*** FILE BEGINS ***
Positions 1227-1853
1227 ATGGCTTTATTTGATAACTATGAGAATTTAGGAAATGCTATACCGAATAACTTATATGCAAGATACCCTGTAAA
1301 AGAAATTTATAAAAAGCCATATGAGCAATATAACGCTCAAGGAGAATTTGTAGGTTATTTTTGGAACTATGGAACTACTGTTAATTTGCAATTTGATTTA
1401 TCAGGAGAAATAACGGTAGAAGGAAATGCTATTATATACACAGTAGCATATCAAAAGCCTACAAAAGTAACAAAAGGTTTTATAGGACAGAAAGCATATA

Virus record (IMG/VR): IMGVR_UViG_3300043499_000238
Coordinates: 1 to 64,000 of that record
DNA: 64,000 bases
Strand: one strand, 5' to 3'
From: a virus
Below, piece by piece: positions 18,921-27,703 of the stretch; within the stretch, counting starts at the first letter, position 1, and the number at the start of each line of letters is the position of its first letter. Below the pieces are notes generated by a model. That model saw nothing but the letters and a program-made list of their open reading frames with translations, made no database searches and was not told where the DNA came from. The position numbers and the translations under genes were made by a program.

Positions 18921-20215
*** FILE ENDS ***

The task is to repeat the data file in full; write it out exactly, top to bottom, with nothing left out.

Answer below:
Positions 1227-1853
1227 ATGGCTTTATTTGATAACTATGAGAATTTAGGAAATGCTATACCGAATAACTTATATGCAAGATACCCTGTAAA
1301 AGAAATTTATAAAAAGCCATATGAGCAATATAACGCTCAAGGAGAATTTGTAGGTTATTTTTGGAACTATGGAACTACTGTTAATTTGCAATTTGATTTA
1401 TCAGGAGAAATAACGGTAGAAGGAAATGCTATTATATACACAGTAGCATATCAAAAGCCTACAAAAGTAACAAAAGGTTTTATAGGACAGAAAGCATATA

Virus record (IMG/VR): IMGVR_UViG_3300043499_000238
Coordinates: 1 to 64,000 of that record
DNA: 64,000 bases
Strand: one strand, 5' to 3'
From: a virus
Below, piece by piece: positions 18,921-27,703 of the stretch; within the stretch, counting starts at the first letter, position 1, and the number at the start of each line of letters is the position of its first letter. Below the pieces are notes generated by a model. That model saw nothing but the letters and a program-made list of their open reading frames with translations, made no database searches and was not told where the DNA came from. The position numbers and the translations under genes were made by a program.

Positions 18921-20215